In an interview with Transpersonal Psychotherapist, Hilda Zepeda, she explains that people tend to feel anxious in the face of radical life changes, especially those they didn’t choose. “By nature, humans resist changes that are beyond their control. And now, we’re dealing with all types of change: in health, family, house, work, and overall lifestyle. Anxiety happens when you feel afraid, and we’re in a constant state of fear. People are afraid of death, of the suffering that could happen before death, of having to let go things they were attached to, like jobs, and of not knowing when they will be able to recover what they’ve lost.
Something important that Hilda highlights is that people are going through a sense of loss, even if they’re not aware of it. “In many of my therapies I’ve heard people say ‘it (the pandemic) took my life away from me.’ And this is grief.” The psychotherapist explains that people are mourning, and not only those who have lost friends or family to the illness, but mourning a general sense of loss. “Dealing with the pandemic means dealing with loss, whether it’s of health, of your job, of your stability, or your lifestyle. There’s a collective sense of loss that people aren’t seeing, but that is affecting them on a physical and emotional level, such as sleep disturbances.”
Fear, loss, worry, stress and anxiety are all factors that alter your nervous system. These activate the fight-or-flight response in the brain, which is the physical reaction that responds to a threat or an attack. It is what keeps you alert and ready to act. When the nervous system is under this stress, it releases hormones like cortisol or adrenaline. In order to fall asleep, the body should release a different hormone: melatonin. Cortisol and melatonin are opposites, the first causes the body to be active, whereas the second intends for it to be inactive. So, when either one of these gets out of balance, sleep becomes disturbed.
Zepeda explains that what’s happening now is precisely an imbalance, because people are constantly going through stressful situations. She mentions that even watching the news can alter our nervous system. “This is a vicious cycle because after you go through an altered state, it comes a deep sense of tiredness. People are feeling tired because they’re constantly stressed, and this state of apparent calm is not reassuring, so it starts to affect your emotional state. People are feeling sad, and can even feel depressed. This happens because the reason behind the suffering is not being solved,” the therapist adds.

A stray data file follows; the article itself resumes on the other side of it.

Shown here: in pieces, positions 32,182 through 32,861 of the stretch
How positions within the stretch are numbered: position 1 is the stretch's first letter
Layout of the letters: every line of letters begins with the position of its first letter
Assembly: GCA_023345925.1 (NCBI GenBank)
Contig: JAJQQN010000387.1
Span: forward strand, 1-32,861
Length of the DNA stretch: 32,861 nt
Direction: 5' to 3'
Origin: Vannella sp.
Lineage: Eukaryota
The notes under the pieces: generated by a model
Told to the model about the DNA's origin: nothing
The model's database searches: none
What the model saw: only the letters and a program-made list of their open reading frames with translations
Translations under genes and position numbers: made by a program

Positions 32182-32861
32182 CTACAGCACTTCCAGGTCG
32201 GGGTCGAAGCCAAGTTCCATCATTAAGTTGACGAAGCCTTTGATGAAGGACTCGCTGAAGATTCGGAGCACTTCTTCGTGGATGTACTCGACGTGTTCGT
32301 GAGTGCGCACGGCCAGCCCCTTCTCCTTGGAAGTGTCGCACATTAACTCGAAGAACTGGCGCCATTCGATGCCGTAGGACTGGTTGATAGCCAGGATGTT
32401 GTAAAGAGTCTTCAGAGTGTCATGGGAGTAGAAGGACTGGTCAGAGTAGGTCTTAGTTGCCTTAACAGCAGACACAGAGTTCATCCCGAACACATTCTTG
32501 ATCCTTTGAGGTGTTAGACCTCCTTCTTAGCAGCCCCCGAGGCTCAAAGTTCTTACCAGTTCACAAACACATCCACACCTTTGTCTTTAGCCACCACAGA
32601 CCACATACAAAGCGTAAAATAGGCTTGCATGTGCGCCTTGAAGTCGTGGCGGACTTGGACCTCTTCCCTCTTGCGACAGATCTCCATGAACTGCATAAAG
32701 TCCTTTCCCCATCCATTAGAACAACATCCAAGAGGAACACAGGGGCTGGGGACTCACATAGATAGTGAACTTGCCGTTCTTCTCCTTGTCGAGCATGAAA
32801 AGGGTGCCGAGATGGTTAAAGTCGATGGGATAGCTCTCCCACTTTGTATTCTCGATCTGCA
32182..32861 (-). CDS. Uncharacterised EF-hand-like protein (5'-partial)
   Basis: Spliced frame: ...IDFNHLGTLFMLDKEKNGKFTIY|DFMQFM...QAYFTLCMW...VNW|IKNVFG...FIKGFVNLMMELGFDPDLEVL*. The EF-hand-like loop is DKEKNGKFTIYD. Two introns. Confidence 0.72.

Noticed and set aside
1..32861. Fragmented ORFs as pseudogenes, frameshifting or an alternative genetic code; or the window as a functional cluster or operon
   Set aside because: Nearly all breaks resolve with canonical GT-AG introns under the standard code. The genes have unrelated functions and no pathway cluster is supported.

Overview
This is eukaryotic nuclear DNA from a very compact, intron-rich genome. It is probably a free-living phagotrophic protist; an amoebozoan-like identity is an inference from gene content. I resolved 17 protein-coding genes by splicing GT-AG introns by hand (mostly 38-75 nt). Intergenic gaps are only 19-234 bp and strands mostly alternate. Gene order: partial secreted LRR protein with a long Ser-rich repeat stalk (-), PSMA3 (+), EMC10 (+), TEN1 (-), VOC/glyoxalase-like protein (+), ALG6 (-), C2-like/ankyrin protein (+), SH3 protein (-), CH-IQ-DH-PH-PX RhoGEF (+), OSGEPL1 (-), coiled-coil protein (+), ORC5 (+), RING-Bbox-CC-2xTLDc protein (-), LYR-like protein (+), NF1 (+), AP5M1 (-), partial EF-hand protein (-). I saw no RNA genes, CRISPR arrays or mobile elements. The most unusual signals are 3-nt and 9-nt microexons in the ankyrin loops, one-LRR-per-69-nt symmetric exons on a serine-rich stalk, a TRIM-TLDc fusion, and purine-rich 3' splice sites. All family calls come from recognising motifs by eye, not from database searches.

Do not sleep on it
Not sleeping well (or not sleeping at all) is not healthy, and shouldn’t be ignored. The CDC states that adults need seven or more hours of sleep per night for their best health and wellbeing. But it’s not just about the amount of time, also about enjoying deep, restorative sleep.
Dr. Kannan Ramar shares that “getting the right amount of sleep affects mood and quality of life. It also boosts your immune system and strengthens the effectiveness of the vaccination (for COVID-19).”
Caring for sleep is caring for the overall health of the body and the mind, and this is crucial not only for adults but for kids too. Dr. Ramar explains that some children are also having trouble getting quality sleep since their daily routines are likely impacted by the pandemic. Hilda Zepeda adds that kids are mostly suffering from nightmares.